The measure obviously shows the round-trip latency. If you need to repeat the experiment, run the last two commands (ssh and python) again.

If something seems to go wrong, use SSH -v flag to get more debugging output.


My idea was to use terminal query sequences for this; the advantage is that this can simply be run on the server, the disadvantage is that it measures terminal latency, not only the latency of the connection (but i guess, usually, your terminal's response time will be negligible compared to network delays)—maybe this is even what you mean with overall latency

#!/usr/bin/env python3
# Measure terminal latency (round-trip time) using "Query device code" command
from sys import stdin, stdout
import tty, termios, time

oldtty = termios.tcgetattr(stdin)

    runs = 10
    results = []
    for _ in range(runs):
        t1 = time.time()
        ch = stdin.read(1)
        assert(ch == '\x1b')
        t2 = time.time()
        while stdin.read(1) != 'c': # swallow rest of report
        latency = (t2 - t1) * 1000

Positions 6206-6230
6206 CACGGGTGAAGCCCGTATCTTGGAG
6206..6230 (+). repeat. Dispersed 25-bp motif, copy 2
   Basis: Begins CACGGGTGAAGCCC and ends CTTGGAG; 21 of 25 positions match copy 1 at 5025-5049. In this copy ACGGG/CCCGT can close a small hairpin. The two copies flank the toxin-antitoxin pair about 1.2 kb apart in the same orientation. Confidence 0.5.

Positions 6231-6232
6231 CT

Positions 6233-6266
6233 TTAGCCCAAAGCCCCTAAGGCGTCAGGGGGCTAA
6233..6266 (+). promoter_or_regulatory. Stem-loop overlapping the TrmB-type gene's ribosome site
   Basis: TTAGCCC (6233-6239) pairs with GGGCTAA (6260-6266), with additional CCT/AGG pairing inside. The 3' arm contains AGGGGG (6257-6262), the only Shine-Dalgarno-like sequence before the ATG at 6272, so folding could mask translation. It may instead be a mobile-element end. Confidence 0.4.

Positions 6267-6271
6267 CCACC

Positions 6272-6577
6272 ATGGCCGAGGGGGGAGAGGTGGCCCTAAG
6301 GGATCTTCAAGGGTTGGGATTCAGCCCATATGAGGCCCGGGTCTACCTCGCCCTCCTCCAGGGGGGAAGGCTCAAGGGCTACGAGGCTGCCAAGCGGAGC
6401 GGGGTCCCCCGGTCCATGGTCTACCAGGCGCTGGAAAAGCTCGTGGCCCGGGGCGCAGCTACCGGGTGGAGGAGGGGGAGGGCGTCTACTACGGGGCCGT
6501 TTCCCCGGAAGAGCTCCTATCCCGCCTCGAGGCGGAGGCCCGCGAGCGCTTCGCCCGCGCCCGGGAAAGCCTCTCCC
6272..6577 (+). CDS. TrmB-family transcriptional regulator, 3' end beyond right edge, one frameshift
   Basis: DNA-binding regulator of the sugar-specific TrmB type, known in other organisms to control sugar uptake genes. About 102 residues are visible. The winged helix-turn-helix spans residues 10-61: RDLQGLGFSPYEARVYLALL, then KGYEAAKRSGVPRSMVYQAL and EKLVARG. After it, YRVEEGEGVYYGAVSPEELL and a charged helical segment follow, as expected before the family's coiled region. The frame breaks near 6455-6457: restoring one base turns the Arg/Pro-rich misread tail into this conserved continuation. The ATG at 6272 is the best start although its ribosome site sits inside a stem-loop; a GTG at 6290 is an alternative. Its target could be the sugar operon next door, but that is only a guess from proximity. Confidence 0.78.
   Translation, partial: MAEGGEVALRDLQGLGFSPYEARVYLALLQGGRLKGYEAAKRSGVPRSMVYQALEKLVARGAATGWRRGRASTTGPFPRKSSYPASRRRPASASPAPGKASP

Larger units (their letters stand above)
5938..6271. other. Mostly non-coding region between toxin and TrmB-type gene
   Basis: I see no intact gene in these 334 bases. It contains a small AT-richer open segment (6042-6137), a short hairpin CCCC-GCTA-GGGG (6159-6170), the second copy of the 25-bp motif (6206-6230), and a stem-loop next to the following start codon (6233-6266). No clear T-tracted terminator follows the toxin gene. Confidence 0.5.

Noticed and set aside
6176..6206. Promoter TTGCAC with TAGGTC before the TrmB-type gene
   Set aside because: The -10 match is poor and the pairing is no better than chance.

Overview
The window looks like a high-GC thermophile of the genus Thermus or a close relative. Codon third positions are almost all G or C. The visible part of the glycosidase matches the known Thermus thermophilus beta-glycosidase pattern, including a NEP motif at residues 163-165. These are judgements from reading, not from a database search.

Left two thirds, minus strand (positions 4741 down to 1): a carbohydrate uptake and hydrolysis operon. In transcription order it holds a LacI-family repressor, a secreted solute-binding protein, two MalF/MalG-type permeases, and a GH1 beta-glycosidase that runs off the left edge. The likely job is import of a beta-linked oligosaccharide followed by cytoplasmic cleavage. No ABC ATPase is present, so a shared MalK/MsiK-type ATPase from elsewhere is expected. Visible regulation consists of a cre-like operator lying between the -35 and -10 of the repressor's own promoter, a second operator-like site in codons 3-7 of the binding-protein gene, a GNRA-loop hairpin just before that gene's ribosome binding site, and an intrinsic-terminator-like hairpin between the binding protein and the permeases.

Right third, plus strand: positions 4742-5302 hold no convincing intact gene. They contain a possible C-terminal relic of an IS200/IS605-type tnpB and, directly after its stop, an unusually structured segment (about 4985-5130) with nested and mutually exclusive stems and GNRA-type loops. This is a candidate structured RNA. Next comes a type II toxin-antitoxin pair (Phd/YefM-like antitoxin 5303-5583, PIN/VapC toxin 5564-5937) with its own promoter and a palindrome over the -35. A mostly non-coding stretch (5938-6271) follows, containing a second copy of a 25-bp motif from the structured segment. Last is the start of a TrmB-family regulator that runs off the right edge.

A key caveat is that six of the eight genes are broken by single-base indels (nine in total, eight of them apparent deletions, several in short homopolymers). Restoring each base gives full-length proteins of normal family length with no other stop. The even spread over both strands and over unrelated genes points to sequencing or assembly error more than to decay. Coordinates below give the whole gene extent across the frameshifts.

print('%.1fms' % (latency))

    print('avg: %.1fms min: %.1fms max: %.1fms' % (
        sum(results) / runs,
    termios.tcsetattr(stdin, termios.TCSADRAIN, oldtty)

(This uses "Device Code Query", all terminals that I've tried respond to this: xterm, alacritty, gnome-terminal. I cannot myself try this on MacOS. So YMMV, if this one doesn't, another of the requests that interrogate some information about the terminal might work, see http://web.archive.org/web/20190624214929/http://www.termsys.demon.co.uk/vtansi.htm)

  • 1
    This answer could still use some explanation for those not as familiar with tty internals (e.g., why \x1b[c would be favorable)
    – anx
    Jul 29, 2019 at 8:04
  • not sure it's favorable, i think it's a valid discussion: any from the "Device Status" termsys.demon.co.uk/vtansi.htm would work, given the terminal supports it, and i have no idea what's well-supported, but my guess is that the basic status query would be (even works in bare-bones Alacritty)
    – wump
    Jul 29, 2019 at 8:19
  • i think \x1b[c is Query Device Code: <ESC>[c